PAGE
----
chronic conditions that might be relieved by smoking marijuana such as
pain or AIDS wasting,”. They recommended that doctors be allowed to
launch one-by-one clinical studies of marijuana, so making marijuana
available to patients. This recommendation was rejected by the US
government.
“So,” you may be thinking, “why are governments so determined not to
legalise marijuana for even medical use?” An answer becomes clear when
you think about the public perception of marijuana. When marijuana was
first controlled in the US in 1937, it was portrayed as a dangerous
intoxicant causing violence and insanity. Such ideas have since been
disproved but the myth has endured. Being seen as “soft on drugs” is
considered career suicide by many politicians today. While citizens,
doctors and researchers are calling for legalising medical use,
government leaders are standing firm in their opposition.
JAMM was formed late last year by a diverse group of individuals,
including multiple sclerosis patients, their families, a pharmacist, a
journalist, a writer, a civil rights activist, a lawyer, a ‘salaryman’,
and said restaurant owner. “About 2 times a month we got together and
studied the applications of marijuana,” said Maeda. “Through our studies
we became certain of the value of medical marijuana and we resolved to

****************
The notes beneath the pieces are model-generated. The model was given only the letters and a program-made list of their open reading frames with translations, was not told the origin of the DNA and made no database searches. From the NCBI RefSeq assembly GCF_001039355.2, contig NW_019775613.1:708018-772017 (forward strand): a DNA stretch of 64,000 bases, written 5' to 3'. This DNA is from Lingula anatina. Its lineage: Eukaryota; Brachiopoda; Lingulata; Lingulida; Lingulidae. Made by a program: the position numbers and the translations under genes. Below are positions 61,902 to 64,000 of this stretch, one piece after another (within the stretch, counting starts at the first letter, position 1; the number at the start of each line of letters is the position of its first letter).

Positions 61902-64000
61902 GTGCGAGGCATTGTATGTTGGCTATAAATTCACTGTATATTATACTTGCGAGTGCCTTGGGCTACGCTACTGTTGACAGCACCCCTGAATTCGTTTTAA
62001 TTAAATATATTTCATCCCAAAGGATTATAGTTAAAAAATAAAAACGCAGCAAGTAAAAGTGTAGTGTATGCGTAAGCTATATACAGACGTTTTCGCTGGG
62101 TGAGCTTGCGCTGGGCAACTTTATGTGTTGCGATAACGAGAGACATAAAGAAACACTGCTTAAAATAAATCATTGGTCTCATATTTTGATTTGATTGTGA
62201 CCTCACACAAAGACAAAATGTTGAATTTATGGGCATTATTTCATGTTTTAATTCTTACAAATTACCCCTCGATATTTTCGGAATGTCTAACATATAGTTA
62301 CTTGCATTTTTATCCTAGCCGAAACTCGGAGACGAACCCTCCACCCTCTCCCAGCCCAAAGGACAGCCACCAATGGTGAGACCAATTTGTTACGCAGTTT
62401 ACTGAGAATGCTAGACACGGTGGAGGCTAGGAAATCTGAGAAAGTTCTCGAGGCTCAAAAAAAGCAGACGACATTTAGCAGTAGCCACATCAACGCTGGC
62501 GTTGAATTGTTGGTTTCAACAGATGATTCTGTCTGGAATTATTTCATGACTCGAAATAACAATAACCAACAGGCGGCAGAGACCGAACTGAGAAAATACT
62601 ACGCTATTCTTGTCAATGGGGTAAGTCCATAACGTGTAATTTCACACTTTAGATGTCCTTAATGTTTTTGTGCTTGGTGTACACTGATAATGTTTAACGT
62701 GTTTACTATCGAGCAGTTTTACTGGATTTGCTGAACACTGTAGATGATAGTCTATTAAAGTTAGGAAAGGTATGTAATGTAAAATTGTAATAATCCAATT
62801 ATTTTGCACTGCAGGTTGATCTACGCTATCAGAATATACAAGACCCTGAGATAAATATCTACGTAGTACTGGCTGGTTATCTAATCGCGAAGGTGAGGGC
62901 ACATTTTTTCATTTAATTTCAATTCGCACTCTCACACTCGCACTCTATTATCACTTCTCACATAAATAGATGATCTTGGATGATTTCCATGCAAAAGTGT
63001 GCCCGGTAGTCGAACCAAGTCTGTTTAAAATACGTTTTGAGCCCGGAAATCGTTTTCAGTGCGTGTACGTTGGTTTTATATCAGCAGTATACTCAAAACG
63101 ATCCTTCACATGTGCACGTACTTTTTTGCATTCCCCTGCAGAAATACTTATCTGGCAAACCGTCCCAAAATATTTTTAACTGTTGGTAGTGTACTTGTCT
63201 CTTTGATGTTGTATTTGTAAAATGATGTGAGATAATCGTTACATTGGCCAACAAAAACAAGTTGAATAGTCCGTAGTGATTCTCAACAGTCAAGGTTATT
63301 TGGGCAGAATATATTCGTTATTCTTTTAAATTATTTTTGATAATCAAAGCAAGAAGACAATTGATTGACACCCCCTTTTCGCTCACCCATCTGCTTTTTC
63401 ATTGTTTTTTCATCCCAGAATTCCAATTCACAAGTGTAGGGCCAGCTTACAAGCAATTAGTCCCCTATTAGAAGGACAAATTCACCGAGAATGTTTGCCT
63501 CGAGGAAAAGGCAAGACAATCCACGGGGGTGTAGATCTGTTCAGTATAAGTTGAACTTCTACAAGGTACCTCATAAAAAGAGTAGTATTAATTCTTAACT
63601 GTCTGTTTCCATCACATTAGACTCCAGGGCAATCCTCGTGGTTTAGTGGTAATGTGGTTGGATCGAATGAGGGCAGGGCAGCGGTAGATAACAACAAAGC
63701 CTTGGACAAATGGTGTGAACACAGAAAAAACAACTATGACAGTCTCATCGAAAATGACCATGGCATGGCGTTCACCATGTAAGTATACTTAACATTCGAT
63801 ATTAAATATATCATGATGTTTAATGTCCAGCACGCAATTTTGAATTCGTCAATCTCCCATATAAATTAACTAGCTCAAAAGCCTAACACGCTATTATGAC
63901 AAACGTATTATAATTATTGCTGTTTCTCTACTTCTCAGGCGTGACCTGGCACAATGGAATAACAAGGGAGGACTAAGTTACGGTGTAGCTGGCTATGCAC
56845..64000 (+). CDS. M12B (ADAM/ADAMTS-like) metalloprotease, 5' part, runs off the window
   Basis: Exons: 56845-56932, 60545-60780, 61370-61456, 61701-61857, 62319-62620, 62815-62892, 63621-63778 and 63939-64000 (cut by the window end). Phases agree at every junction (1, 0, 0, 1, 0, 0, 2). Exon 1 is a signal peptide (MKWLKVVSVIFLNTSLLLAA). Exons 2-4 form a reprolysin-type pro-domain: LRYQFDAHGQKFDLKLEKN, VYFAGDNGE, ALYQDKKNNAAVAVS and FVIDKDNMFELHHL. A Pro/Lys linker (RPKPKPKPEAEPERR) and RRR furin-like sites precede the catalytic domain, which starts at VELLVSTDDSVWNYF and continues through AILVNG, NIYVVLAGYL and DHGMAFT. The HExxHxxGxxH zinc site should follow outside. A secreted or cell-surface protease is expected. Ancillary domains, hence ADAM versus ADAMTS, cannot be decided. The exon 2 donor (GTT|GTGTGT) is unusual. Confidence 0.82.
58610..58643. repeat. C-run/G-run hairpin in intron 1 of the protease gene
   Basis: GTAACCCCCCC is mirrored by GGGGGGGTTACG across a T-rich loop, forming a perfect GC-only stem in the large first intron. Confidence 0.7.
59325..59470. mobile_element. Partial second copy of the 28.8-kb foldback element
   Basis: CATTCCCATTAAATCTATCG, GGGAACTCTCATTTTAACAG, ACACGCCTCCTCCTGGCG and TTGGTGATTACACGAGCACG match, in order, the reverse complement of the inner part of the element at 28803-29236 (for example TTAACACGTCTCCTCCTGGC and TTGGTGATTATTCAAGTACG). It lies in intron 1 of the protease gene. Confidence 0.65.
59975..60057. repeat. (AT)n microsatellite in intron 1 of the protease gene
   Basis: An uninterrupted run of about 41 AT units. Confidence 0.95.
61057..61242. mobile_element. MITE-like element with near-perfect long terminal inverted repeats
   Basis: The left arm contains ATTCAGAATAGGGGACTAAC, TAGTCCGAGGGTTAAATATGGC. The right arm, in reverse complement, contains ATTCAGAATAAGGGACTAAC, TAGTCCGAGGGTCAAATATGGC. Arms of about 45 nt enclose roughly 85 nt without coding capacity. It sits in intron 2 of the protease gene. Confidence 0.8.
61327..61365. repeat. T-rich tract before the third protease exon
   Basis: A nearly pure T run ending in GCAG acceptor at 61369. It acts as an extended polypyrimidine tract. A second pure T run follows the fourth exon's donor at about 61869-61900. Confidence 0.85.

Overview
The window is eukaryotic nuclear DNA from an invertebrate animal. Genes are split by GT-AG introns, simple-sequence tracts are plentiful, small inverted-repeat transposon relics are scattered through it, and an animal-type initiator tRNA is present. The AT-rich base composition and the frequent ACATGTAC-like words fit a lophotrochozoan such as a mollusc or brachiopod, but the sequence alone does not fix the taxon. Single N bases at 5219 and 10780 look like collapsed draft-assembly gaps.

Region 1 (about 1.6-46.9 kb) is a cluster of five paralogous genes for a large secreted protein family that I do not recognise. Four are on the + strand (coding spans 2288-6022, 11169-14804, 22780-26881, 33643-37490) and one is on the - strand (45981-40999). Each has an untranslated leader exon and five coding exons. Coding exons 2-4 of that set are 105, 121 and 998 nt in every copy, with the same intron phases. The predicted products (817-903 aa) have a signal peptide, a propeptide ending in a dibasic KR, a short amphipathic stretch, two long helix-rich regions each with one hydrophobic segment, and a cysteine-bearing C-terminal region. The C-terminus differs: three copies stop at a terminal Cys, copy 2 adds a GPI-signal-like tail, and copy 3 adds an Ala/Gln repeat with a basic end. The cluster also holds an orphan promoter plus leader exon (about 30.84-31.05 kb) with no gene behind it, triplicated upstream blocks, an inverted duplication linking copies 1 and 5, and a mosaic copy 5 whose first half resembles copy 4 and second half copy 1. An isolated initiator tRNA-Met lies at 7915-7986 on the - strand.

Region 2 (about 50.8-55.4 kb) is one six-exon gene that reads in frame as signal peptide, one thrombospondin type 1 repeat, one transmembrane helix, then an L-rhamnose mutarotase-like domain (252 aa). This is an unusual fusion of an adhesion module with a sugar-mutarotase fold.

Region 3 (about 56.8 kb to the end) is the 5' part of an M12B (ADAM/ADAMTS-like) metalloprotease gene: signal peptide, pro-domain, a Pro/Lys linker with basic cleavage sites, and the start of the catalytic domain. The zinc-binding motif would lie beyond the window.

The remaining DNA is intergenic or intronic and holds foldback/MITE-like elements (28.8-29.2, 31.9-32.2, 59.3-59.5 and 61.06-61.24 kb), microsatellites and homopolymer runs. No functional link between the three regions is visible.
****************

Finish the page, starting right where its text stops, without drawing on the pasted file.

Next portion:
change the law.”
Maeda points out that JAMM has several strategies to achieve its target.
Central to these is to change people’s understanding of the usefulness
of marijuana as a medicine. “We seek to change the law,” says Maeda.
“For that we need to change people’s awareness, to create real
understanding, especially among the medical community. We intend to
raise awareness among patients and doctors, and then the medical people
will tell the lawmakers.”
At present, even doctors are largely unaware of the applications of
marijuana. “There are only a few lines of explanation about hemp in
medical university text books, so even the medical people don’t know
about the medical usage of marijuana.” Maeda points out that, although
conservative, doctors show keen interest in the medical uses of
marijuana. “We met with a doctor who is a cancer specialist. He is very
interested. He is interested in any method that will do the patient
good. This is the fundamental attitude that all doctors have.”
Some people fear that any relaxation of marijuana laws would lead to